The Kennedy Center has just announced the five recipients of this year’s Honors, a prestigious award meant to recognize creators, performers, and artistic trailblazers who have shaped American culture through the excellence of their work. The honorees of this year at the 42nd annual event span the genres of music and entertainment, representing the plurality of the American experience: Linda Ronstadt; Earth, Wind & Fire; Sesame Street; Michael Tilson Thomas; and Sally Field.
Arizona-born singer Linda Ronstadt, who is of Mexican and German heritage, was honored for the expansive contributions she has made to American music. She retired a decade ago after a storied career that spanned musical genres. Notably, she brought traditional Mexican compositions into the mainstream, performing her award-winning album Canciones in front of audiences large and small. Ronstadt had once explained, per the Miami Herald, “I wanted [fans] to know that they had something that really was strong and it was pure Mexican and that they should feel proud of that and they don’t have to sell [their culture] down the river.” Never shying away from being outspoken, she recently stated that she would not attend the Kennedy Center award ceremony if President Trump were to be in the audience.
Writer Gustavo Arellano described to the publication the impact that Ronstadt’s Mexican tracks had on a Latino audience, writing that she has inspired an entire generation of Mexican Americans to “grow up comfortable with both sides of that term.” Arellano recalled, specifically, her performance of La Charreada on Sesame Street. “Nothing normalized seemingly foreign concepts in the 1980s more than “Sesame Street,” so seeing a Mexican on it taught my child’s mind that we were really, truly cool.”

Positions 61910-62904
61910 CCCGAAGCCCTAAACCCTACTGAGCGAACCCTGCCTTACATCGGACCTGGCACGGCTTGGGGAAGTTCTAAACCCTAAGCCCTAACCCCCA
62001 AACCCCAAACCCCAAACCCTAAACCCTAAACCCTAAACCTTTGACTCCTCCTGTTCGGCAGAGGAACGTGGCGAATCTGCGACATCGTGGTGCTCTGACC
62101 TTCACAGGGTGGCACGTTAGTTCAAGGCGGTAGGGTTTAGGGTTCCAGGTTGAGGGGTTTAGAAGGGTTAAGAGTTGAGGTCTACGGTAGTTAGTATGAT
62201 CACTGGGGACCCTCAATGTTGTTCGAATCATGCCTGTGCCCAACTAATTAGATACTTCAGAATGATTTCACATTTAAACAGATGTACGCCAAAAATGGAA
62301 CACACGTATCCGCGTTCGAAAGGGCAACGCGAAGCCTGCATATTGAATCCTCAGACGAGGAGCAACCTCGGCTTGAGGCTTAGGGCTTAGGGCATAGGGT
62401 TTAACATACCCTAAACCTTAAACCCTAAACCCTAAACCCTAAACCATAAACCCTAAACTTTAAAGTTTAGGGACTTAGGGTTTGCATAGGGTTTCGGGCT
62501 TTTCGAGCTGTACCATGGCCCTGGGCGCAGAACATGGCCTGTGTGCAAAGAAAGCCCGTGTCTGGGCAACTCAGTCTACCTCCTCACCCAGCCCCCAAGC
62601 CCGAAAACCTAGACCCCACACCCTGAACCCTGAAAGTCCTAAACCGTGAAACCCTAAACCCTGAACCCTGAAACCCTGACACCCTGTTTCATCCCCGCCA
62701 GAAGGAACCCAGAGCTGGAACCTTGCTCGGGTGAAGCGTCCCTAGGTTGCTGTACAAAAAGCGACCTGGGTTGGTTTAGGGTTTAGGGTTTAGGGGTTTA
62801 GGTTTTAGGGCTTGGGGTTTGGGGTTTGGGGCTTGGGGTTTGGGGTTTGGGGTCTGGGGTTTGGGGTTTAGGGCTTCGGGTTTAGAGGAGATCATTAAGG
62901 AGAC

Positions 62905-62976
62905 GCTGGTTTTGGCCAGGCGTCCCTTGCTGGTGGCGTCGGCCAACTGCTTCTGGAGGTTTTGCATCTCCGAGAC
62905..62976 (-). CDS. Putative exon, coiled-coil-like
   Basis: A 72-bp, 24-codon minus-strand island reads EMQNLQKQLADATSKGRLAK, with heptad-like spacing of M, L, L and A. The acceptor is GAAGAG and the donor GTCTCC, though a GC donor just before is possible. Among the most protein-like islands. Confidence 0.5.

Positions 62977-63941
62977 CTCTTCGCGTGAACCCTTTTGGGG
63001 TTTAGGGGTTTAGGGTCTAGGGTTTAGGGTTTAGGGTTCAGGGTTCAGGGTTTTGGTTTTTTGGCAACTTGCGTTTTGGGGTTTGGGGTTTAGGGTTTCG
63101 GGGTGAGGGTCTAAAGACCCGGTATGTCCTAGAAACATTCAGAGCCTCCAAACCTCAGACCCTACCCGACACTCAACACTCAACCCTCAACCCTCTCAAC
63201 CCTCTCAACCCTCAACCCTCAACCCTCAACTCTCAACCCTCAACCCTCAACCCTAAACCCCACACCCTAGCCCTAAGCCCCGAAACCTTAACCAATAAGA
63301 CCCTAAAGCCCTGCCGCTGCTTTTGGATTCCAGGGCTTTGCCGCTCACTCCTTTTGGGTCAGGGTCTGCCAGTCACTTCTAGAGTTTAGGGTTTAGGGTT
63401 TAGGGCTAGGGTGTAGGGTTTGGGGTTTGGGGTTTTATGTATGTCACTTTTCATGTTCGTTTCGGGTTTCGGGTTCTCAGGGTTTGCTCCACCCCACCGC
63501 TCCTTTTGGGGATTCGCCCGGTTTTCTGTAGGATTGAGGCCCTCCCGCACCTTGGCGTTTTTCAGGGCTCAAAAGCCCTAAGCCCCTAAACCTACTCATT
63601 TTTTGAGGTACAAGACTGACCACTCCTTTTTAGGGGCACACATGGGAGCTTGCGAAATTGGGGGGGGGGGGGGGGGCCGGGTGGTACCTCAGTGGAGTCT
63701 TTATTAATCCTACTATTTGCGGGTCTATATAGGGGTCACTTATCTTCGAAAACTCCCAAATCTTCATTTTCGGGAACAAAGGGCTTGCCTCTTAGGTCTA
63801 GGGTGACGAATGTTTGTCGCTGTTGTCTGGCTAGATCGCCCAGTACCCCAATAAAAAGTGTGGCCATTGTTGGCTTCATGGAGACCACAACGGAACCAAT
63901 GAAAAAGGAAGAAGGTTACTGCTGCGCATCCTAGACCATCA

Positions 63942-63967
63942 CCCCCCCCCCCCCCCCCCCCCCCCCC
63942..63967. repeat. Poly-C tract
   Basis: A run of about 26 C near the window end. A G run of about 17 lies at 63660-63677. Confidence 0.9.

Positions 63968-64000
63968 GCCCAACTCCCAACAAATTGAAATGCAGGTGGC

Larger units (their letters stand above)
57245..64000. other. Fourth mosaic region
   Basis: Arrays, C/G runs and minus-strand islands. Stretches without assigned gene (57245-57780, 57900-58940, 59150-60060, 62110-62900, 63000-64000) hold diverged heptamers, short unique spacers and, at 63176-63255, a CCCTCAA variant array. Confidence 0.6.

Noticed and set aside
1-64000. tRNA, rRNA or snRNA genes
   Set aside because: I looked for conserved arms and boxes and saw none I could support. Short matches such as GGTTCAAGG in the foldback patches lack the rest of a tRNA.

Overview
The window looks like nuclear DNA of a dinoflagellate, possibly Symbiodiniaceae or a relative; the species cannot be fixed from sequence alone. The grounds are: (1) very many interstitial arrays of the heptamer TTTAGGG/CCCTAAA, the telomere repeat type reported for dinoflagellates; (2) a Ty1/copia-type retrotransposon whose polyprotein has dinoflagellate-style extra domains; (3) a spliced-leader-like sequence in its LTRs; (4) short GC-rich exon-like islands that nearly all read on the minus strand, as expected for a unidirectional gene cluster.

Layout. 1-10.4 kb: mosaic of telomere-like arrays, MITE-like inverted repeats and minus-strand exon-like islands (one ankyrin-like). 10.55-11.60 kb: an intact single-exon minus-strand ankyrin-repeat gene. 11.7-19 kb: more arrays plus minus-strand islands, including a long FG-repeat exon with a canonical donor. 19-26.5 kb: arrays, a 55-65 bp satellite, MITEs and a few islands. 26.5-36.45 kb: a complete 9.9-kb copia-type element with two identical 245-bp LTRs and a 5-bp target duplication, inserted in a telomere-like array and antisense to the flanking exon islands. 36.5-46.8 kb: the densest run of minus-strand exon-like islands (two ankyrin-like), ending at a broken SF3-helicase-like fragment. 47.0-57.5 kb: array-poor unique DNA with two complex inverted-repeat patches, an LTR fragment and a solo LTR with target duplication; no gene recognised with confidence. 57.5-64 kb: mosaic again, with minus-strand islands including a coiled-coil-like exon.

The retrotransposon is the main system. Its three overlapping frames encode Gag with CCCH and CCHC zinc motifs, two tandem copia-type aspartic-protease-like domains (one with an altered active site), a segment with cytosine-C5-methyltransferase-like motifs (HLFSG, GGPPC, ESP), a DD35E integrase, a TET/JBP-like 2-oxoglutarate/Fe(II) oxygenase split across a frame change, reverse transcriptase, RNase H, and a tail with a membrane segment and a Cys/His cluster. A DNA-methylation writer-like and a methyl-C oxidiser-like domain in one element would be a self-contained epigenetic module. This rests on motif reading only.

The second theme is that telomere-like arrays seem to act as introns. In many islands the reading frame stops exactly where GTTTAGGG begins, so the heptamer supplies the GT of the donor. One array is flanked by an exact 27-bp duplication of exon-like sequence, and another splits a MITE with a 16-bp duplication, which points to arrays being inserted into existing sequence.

This revelation for Arellano was no coincidence; Sesame Street — also one of this year’s Kennedy Center honorees — made a deliberate effort to celebrate a multicultural America in its programming. An article this spring in The Daily Beast highlighted the way that a black psychiatrist named Chester Piece fashioned Sesame Street into an egalitarian, educational, and anti-racist program. Pierce flipped what he saw to be a racist mass media on its head, using it for the betterment of underserved communities by being an early champion of representation in the media. ‘“Sesame Street’ has incorporated a hidden curriculum,” said Sesame Street actor Loretta Moore Long (aka Susan), “that seeks to bolster the Black and minority child’s self-respect and to portray the multi-ethnic, multicultural world into which both majority and minority child are growing.”
Earth, Wind & Fire also received an award for their classic dance tunes, ubiquitous across the eras. Michael Tilson Thomas, the openly-gay founder of the New World Symphony in Miami and the current San Francisco Symphony Music Director will receive an Honor as he finishes his tenure on the West Coast. The actress Sally Field is a Kennedy Center honoree this year too, having made her mark in film, television, and on the stage. Field published her memoir In Pieces last year, writing vulnerably about her trauma as an abused youth and the challenges she had to overcome both in and out of her field of work. Acting, though, saved her. “I was able to feel something I didn’t feel before,” she told the New York Times last year. “I heard my voice. And I wondered what would have happened if I hadn’t. How long would it have taken me to feel that I had a right to be outraged?”
The Kennedy Center Honors are scheduled to take place in Washington, D.C. on Sunday, December 8th.